(MoneyWatch) Apple (AAPL) recently disclosed what kind of data the U.S. government has requested, much as Google (GOOG) has done for years. It's a practice others such as Facebook (FB), Microsoft (MSFT) and Yahoo (YHOO) have taken up as well.
But there's a big difference between what Apple reported and what the other companies have said the government is asking for. And that difference points to how Apple's business strategies are successful in a way that has become seemingly impossible for its competitors. The
Perhaps most important, our business does not depend on collecting personal data. We have no interest in amassing personal information about our customers. We protect personal conversations by providing end-to-end encryption over iMessage and FaceTime. We do not store location data, Maps searches, or Siri requests in any identifiable form.
This statement, particularly the second, is remarkable given the direction the tech industry has taken. Companies like Google, Facebook, Twitter, Microsoft and many others collect information on individual consumers because these players all depend at least in part on advertising as a revenue stream. All use consumer information to better target ads or to provide other services to their marketing clients.
Now, to be clear, Apple's saying it does not depend on collecting personal data is not the same as saying that it does not collect personal data. Clearly, there are types of data the company would collect in bulk as feedback on services like it Siri voice search engine.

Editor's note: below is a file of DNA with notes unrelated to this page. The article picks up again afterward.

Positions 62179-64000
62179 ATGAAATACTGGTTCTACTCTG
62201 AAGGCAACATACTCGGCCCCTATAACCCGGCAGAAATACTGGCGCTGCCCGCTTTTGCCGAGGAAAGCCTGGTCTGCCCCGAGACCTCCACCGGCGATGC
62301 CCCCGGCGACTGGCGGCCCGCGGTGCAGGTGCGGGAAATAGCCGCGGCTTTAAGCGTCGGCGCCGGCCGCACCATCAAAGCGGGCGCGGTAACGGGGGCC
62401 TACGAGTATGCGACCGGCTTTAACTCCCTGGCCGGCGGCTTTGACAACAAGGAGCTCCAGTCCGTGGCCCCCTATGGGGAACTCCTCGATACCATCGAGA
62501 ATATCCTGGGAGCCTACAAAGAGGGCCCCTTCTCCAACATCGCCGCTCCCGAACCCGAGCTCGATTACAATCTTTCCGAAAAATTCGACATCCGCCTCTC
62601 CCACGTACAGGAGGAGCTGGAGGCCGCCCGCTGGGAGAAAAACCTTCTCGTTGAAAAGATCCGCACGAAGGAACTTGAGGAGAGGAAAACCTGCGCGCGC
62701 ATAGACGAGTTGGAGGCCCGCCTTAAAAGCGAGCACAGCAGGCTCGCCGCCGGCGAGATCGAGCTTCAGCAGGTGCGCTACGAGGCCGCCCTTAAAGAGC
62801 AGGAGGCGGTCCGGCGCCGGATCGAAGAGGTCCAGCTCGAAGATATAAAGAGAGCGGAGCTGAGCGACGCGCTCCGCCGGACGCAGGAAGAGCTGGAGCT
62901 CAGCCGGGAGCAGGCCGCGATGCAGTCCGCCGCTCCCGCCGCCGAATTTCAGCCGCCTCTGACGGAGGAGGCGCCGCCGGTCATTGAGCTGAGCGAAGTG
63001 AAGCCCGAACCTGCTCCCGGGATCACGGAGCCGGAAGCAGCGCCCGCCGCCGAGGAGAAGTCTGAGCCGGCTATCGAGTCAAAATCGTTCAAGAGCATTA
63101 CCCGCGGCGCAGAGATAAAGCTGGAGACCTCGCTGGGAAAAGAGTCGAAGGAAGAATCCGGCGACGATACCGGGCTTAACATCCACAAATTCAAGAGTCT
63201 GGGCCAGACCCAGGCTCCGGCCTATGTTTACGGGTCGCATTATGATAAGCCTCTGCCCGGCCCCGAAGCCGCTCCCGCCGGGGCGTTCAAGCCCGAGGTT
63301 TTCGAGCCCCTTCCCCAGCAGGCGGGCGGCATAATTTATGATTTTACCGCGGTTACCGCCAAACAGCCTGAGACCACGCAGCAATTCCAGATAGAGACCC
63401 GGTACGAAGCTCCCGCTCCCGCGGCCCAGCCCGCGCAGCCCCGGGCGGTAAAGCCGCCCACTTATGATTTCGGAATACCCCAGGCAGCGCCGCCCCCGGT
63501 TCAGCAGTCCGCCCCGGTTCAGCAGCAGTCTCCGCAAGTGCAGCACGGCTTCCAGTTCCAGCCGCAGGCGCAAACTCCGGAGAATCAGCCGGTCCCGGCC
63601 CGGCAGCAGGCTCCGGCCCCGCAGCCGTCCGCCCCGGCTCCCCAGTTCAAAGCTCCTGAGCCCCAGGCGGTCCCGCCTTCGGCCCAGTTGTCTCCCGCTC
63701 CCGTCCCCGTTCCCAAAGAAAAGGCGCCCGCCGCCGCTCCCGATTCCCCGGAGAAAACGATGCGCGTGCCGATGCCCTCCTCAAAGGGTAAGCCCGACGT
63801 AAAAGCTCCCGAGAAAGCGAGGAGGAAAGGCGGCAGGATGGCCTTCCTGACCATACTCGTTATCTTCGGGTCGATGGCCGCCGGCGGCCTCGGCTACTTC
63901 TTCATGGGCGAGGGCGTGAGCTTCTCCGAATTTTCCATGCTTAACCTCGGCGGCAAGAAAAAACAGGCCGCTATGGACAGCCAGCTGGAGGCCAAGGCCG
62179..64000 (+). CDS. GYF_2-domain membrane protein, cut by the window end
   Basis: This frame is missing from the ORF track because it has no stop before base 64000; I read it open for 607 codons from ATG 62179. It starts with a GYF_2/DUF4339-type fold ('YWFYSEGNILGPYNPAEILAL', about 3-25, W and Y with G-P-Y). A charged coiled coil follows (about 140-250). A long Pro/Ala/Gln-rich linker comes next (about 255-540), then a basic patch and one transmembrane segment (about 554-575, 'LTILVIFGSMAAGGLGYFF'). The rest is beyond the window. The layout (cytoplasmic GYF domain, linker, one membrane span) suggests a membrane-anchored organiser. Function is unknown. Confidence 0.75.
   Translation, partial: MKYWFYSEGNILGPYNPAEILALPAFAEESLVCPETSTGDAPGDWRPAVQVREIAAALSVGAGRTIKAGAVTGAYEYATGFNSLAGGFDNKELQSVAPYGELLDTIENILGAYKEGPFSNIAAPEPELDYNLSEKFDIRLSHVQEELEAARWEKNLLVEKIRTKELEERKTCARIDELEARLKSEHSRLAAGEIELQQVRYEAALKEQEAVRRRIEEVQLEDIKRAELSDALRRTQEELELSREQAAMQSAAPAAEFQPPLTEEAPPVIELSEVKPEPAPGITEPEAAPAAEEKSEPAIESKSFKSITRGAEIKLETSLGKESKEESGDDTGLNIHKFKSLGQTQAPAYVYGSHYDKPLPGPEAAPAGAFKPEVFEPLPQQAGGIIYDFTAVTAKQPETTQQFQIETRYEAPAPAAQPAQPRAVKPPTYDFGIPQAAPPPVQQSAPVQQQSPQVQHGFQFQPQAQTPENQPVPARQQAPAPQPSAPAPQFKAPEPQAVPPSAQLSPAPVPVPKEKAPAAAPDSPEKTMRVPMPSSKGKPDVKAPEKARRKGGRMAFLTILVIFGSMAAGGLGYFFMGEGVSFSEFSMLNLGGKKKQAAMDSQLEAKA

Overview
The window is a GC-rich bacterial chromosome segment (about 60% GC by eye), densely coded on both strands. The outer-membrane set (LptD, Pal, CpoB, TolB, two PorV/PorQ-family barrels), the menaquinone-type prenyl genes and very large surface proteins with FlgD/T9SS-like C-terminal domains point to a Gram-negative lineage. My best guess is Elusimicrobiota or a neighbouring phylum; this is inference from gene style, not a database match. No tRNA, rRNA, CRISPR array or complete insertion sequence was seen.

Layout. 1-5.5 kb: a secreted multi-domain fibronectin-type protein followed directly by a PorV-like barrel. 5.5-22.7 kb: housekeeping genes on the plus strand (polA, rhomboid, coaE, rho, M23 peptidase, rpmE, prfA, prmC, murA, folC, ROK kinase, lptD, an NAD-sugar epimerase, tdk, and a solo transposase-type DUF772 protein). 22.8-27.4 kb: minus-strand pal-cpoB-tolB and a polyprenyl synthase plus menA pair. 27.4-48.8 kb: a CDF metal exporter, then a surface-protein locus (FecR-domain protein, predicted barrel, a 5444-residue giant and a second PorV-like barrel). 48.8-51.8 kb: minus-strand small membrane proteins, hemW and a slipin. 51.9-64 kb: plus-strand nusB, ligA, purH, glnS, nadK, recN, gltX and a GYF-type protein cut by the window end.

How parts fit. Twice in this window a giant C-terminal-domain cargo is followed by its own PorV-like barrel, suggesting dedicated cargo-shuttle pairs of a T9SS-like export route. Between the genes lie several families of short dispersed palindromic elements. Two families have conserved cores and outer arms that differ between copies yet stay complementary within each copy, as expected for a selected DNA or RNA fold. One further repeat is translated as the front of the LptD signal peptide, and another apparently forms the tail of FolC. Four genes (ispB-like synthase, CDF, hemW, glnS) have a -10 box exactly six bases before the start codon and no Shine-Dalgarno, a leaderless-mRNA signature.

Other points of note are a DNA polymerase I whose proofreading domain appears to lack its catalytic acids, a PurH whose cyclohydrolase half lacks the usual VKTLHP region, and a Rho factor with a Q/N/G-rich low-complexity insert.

But Apple's business model and strategy do not depend on selling advertising to third parties. The last time it tried that on iOS devices, the results were resoundingly bad. Apple makes its money in three primary ways:
- Selling its own hardware
- Selling its own software
- Reselling third-party music, videos, software and other content
Personal data, outside that which allows quick and easy transactions, wouldn't necessarily do it much good. The company has a disciplined approach to creating and marketing a relatively small number of products. Other than temporarily promoting some of the third-party content, Apple doesn't seem intent on promoting specific items to particular consumers.
In other words, it may be true that Apple doesn't retain mountains of personal data, largely because it would be the corporate equivalent of hoarding old newspapers. If privacy becomes a bigger issue among consumers, it could give Apple a decided competitive advantage.